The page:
Pete Buttigieg and Proverbs 14:31

Buttigieg 3

Some of you may recall that Pete Buttigieg quoted scripture on Monday night during the Democratic debate.  He said: “So-called conservative senators right now in the Senate are blocking a bill to raise the minimum wage when Scripture says that whoever oppresses the poor taunts their maker.” Buttigieg was quoting from Proverbs 14:31, which says “Whoever oppresses the poor shows contempt for their Maker, but whoever is kind to the needy honors God.”

Over at Christianity Today, Kate Shellnutt asked some evangelical leaders about whether or not Buttigieg used this verse correctly.  Most believed that he did use it correctly, but also could not resist mentioning (or implying) that he is pro-choice and gay.

Here, for example, is Shellnutt on Andrew T. Walker‘s response to Buttigieg:

Andrew T. Walker, senior fellow in Christian ethics at the Southern Baptist Ethics and Religious Liberty Commission (ERLC), tweeted his opposition to Buttigieg’s line: “It never fails to baffle how progressives can appeal to the Bible to arrive at an exact minimum wage ($15, according to Buttigieg), yet ignore, reject, or plead ambiguity on the Bible’s teaching on marriage and abortion.”

This is a strange response.  I don’t think Buttigieg was using the Bible to “arrive at an exact minimum wage” of $15.  He was simply articulating a biblical principle.

Read Shellnutt’s piece here.

12 thoughts on “Pete Buttigieg and Proverbs 14:31

  1. Unicorn,

    Are you dismissing the notion of sexual morality?

    None of Trump’s “preachers” have condoned his playboy life before he ran for office. Furthermore, Trump has not made whoremongering an element of his public policy. The man may or may not be proud of his past exploits, but he is not proposing laws or federal regulations which facilitate sexual license. The same cannot be said of the mayor who advocates sexual policies which are contrary to Christian teaching.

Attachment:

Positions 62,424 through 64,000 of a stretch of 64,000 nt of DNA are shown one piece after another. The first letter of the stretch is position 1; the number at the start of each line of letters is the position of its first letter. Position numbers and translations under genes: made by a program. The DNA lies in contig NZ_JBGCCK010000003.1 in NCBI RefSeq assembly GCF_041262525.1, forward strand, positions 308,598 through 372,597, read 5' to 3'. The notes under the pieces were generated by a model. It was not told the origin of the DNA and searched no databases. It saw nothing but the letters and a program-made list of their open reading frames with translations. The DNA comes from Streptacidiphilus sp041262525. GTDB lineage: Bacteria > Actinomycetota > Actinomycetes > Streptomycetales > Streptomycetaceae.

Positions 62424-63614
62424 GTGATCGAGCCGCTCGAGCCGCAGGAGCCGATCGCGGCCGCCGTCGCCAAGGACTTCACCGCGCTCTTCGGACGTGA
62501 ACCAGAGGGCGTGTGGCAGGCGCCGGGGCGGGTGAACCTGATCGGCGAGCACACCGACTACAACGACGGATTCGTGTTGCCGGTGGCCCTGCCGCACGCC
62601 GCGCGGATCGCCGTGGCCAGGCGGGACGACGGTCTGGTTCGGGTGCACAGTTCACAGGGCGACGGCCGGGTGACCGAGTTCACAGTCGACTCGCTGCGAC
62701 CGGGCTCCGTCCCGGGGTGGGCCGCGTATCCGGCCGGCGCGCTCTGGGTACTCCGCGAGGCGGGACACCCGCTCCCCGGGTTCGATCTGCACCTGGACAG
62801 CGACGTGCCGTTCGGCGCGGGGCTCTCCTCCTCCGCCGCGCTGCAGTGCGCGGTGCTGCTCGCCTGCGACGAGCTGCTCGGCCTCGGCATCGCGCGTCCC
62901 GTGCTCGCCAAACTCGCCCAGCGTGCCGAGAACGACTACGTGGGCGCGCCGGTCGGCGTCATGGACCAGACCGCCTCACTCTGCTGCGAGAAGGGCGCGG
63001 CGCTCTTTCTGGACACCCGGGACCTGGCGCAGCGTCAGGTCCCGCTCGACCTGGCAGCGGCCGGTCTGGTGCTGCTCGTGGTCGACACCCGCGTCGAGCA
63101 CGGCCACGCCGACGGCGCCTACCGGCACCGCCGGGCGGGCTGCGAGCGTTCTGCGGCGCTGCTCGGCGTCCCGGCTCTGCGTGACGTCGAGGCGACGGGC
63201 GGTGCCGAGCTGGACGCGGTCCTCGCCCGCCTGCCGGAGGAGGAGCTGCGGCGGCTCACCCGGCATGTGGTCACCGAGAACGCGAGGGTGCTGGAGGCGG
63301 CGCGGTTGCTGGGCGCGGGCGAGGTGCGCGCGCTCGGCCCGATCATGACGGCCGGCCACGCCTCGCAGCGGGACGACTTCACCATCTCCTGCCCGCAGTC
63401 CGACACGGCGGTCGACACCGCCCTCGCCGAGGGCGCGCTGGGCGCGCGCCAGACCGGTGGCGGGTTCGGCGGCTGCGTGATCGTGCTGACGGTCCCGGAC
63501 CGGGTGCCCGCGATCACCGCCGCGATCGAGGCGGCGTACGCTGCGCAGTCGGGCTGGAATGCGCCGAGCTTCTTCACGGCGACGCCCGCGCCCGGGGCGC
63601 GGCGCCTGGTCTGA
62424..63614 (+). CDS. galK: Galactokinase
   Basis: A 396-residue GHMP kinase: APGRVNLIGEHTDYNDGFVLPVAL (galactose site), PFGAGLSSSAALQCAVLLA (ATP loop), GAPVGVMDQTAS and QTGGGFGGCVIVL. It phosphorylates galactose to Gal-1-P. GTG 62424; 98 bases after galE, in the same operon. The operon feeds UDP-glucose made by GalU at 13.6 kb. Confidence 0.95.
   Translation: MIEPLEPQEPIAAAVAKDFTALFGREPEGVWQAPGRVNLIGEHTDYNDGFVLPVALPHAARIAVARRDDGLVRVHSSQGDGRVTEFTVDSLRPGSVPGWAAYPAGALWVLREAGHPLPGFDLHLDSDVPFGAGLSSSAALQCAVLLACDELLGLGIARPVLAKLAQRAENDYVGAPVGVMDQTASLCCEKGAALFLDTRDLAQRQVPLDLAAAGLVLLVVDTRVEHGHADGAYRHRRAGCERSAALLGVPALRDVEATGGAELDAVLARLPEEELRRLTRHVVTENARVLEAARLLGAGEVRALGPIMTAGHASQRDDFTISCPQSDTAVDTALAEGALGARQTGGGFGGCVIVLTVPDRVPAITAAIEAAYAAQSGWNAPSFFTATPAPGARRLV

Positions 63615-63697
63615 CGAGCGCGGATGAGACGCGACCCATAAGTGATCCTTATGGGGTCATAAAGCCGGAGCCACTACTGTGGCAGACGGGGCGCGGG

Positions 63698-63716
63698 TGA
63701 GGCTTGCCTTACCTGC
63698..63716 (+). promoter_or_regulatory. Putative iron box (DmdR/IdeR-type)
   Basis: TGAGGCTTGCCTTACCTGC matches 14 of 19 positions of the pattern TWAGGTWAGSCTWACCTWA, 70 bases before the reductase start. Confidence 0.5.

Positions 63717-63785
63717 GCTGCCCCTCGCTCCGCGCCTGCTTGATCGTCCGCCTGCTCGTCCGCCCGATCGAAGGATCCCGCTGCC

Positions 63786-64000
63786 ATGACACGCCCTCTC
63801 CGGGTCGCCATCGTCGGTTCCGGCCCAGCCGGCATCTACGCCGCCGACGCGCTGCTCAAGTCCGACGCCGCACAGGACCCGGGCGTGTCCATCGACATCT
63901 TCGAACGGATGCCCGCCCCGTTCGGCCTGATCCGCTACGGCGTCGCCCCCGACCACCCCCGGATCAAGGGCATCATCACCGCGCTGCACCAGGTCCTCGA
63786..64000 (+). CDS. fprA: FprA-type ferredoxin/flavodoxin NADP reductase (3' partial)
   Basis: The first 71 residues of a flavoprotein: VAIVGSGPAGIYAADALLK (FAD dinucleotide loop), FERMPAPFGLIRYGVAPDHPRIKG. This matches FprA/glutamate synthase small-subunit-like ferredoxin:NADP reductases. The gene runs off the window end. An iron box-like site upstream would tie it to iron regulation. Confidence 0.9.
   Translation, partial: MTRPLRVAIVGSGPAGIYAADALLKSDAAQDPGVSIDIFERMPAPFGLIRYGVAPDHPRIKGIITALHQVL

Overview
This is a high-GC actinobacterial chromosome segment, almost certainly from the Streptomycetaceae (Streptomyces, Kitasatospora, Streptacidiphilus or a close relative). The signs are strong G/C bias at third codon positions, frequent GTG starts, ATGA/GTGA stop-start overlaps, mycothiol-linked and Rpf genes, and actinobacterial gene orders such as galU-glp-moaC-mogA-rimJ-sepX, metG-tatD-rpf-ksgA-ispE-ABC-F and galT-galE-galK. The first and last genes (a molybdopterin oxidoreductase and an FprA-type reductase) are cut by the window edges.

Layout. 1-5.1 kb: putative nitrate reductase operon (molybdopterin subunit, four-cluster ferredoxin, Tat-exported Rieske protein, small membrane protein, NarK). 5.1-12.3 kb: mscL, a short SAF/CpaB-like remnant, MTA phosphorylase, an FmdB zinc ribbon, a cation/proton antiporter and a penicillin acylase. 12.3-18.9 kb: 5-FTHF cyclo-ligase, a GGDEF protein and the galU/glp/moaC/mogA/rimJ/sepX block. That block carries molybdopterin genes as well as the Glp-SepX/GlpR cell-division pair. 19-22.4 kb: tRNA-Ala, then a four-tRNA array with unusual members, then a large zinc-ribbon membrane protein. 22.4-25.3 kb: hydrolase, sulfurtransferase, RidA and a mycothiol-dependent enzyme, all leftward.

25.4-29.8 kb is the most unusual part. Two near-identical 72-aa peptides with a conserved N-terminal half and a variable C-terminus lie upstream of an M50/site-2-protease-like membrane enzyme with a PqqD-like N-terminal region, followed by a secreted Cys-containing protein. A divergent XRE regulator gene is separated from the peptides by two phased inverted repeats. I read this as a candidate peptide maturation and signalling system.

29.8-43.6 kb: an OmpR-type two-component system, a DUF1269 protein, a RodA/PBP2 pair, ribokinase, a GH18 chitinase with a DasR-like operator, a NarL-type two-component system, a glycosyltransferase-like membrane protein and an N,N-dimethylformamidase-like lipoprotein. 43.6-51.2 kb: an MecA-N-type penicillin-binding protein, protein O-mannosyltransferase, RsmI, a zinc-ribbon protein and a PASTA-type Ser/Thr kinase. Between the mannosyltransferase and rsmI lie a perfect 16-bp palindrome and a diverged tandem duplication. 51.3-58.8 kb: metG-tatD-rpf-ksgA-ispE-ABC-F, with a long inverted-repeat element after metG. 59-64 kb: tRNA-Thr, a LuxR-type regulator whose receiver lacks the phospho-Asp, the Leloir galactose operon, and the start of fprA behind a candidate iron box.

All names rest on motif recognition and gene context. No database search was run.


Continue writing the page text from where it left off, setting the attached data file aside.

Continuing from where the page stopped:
Like

  2. Alex,
    The situations are not exactly comparable. Trump is not going around advocating divorce as a matter of virtue or of public policy. The same cannot be said of the mayor’s advocacy for certain irregular sexual arrangements.

    James

    Like

  3. Unicorn,

    The passage in Romans is much more applicable to the mayor. After all, he doesn’t own a business so we don’t know how he would be treating his employees financially. Furthermore, we don’t know all of the charities he supports from his mayoral salary.

    James

    Like

  4. Unfortunately, Mayor Pete’s Proverbs 14:31 is going to get steamrollered by Christians’ Romans 1:27.

    Like

  5. Proverbs 14:31 is NOT a Pelvic Issue, and is thus totally irrelevant.
    (Especially when Buttgieg’s Pelvic Issue trumps all others in the Deepest Taboo department…)

    Like

  6. None; they’re too busy fighting over who gets to sit at His right hand.
    It’s like the trailer to The Death of Stalin.

    (Right now Jeffers the Flatterer is The Favored One, but he’s got stiff competition from Jerry Falwell Jr.)

    Like

  7. For what it’s worth, local morning drive-time talk radio has given up on how to pronounce “Buttgieg” and just refers to him as “Mayor Pete”.

    Like

  8. “yet ignore, reject, or plead ambiguity on the Bible’s teaching on marriage”

    How many christian leaders have spoken this boldly about Trump’s adultery?

    Like

  9. “yet ignore, reject, or plead ambiguity on the Bible’s teaching on marriage”

    How many christian leaders have spoken this boldly about Trump’s divorces?

    Like

  10. “Oppress” is a strong verb and implies an active intent to do someone else wrong. If an employer doesn’t pay his employees enough, a different verb might be appropriate. Maybe something like “ignores” or “shows indifference” would be more fitting.

    Somehow, however, I don’t think Mayor Pete is all that concerned with Biblical morality. None of the other DEM candidates have staked a remotely Christian claim, so the mayor might be trying to gain that market share.

    Like

Comments are closed.